>this format by several headhunters. Fwiw, it has an above-average hit
>rate. Most resumes get one response (usually in the form of an interview)
>for every ten copies sent out; mine gets an interview for every 4-5 copies
>I send out.
>When in doubt, I trust hiring managers and placement agencies to critique
>my resume on the grounds that they know what they're looking for.

Louise O'Donald posted several comments to the list, including:

>I quickly looked over your resume and two things jump out: First,
>"creative technical writer" is a don't-fit condition. That combination
>doesn't fly -- tech writers aren't supposed to be "creative" (they can
>be, but it's not something you wanna publicize); creative is a term much
>more suited to marketing communication types.

That thing about creativity being looked upon with suspicion by technical
types doesn't make much sense to me, though I do not doubt the veracity of
her statement (I am expressing a personal opinion here). It seems like
companies are constantly scouting for people who are truly creative. The
top people at Microsoft keep saying that the guys they are afraid of are in
some garage somewhere creating the next big thing. I wouldn't have gotten
anywhere doing tech writing without creativity. I had to teach myself
PageMaker, Micrografx Designer, general principles of layout, learn a
complex technology I had never heard of, scour the internet for other tools
like Hypersnap which samples images off of the desktop, etc., all in four
months, and simultaneously deliver a high quality highly technical document
that passes muster with engineers and non-engineers alike all over the
globe. I accomplished this with no formal training whatsoever. I am quite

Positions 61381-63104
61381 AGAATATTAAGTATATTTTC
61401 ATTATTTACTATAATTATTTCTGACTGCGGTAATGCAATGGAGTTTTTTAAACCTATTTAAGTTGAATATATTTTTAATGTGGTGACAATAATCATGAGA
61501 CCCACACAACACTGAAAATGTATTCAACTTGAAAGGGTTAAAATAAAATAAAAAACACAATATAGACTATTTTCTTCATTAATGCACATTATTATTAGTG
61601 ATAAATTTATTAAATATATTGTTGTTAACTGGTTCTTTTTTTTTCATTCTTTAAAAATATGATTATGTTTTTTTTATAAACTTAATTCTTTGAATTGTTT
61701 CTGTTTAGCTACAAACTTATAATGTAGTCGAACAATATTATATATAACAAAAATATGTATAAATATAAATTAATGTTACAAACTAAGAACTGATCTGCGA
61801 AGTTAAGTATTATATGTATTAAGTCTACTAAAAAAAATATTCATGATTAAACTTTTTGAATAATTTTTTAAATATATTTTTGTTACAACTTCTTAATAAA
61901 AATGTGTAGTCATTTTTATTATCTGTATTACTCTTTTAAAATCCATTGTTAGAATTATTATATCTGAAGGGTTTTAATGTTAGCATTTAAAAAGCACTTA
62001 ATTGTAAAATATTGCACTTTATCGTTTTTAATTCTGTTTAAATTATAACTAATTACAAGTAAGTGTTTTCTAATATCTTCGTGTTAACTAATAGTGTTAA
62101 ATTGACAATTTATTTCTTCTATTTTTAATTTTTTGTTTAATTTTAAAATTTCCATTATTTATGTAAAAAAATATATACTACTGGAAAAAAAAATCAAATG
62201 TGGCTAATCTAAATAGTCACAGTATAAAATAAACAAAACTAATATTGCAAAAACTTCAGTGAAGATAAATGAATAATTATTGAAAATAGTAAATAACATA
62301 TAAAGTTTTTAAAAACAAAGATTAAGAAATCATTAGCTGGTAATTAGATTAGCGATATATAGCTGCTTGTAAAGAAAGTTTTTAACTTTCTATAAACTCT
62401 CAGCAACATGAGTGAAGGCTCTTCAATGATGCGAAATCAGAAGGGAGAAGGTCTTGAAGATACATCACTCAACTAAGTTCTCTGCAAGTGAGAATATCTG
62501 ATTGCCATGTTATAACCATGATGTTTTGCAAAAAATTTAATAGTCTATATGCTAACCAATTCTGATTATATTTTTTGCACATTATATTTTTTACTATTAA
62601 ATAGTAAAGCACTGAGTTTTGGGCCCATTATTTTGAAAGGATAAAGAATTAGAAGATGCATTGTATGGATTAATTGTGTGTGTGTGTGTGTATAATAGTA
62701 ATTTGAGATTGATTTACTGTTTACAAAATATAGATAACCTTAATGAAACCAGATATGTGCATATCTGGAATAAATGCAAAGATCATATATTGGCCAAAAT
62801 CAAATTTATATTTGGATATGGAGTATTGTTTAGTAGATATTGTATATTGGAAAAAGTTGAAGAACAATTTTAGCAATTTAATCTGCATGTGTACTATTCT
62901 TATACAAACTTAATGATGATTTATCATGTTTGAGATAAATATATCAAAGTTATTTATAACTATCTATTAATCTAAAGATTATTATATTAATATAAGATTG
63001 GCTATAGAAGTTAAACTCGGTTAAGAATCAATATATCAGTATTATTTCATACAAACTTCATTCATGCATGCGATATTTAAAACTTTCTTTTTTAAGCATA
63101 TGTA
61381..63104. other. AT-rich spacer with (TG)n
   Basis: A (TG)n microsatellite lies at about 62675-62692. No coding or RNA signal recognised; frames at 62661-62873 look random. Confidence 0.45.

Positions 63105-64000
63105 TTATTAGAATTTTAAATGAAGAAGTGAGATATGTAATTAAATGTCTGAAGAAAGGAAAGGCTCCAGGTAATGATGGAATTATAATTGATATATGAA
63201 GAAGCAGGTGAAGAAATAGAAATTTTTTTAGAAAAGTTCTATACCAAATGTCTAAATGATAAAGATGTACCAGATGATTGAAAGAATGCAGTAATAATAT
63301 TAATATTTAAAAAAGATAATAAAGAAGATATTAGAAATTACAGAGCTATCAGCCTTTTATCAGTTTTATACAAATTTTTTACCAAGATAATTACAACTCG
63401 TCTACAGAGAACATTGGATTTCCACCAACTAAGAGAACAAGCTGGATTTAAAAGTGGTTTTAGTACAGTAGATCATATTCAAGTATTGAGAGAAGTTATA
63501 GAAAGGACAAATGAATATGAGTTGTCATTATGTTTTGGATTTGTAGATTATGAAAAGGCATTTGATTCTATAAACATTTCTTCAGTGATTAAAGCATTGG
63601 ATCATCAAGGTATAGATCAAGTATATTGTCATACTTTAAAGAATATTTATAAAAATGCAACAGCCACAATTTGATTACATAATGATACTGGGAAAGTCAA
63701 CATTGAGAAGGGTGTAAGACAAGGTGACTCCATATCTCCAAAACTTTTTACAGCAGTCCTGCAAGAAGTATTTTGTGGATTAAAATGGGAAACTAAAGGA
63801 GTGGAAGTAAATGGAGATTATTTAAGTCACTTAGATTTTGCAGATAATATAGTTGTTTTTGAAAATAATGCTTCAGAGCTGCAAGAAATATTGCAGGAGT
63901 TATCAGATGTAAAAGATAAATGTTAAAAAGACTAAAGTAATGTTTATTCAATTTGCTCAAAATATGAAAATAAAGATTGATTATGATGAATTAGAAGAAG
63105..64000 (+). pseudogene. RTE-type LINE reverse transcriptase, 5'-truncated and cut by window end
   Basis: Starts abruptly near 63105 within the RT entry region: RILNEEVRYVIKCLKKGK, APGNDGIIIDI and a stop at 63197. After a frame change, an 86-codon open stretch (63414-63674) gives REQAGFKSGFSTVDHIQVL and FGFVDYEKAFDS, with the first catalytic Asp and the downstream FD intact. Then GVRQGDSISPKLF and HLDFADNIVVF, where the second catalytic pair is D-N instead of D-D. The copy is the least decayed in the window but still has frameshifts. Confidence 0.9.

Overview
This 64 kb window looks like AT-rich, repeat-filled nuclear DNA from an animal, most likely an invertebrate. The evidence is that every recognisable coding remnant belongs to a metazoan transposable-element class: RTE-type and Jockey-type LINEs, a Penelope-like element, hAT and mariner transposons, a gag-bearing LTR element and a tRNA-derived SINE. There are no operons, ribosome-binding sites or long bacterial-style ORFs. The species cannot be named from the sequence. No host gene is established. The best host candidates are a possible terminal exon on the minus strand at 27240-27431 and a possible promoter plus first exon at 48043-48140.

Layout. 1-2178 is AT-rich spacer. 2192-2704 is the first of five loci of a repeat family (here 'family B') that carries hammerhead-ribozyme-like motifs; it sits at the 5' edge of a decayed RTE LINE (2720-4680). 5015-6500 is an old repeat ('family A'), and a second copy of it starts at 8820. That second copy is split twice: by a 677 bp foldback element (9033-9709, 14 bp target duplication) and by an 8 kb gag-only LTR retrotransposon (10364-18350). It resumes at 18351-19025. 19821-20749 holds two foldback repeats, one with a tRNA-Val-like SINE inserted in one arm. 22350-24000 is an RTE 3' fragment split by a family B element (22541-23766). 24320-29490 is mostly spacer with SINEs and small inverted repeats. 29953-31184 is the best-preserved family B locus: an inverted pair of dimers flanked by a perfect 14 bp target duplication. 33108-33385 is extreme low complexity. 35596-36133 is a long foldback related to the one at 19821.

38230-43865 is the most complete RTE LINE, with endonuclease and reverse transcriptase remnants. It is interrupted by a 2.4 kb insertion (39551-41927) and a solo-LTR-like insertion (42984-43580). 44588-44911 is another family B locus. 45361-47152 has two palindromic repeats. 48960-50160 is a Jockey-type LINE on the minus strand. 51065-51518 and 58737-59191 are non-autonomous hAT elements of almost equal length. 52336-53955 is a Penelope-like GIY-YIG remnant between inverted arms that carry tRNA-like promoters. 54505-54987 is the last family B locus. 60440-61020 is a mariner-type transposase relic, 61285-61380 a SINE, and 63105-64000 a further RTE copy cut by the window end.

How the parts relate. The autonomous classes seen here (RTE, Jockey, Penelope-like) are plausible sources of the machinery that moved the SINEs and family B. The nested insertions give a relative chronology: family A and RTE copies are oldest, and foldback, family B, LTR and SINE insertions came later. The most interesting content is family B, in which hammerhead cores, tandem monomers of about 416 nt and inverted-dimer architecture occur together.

sure many people reading this know exactly what I am talking about; I'm no
svengali. I know I am shamelessly blowing my own horn, but isn't this the
kind of creativity that what people want out there? It is about ingenuity
and solution oriented thinking (no matter what one is doing). In fairness
to Louise, I have heard those sentiments echoed by other people on this
list, so apparently it is, at least in some segments of this industry, an
opinion that people hold. I am the newcomer here, obviously. I ended up by
leaving that word in, but I moved it from the beginning of the first
sentence so that it doesn't jump out so much. I figure if someone asks me
about it I will know what to say. I don't think I would want to work for a
company that allows no creative latitude. Just to make things clear,
however, Louise O'Donnald's comments were certainly helpful, including the
one quoted above. I really appreciate the time so many people took in
critiquing my resume.

I think I have covered everything that would be relevant to post here.
Thanks again to everyone who helped! I think I have a product which is
definitely better than what I started with.

John Vaughan
vaughanj -at- mindspring -dot- com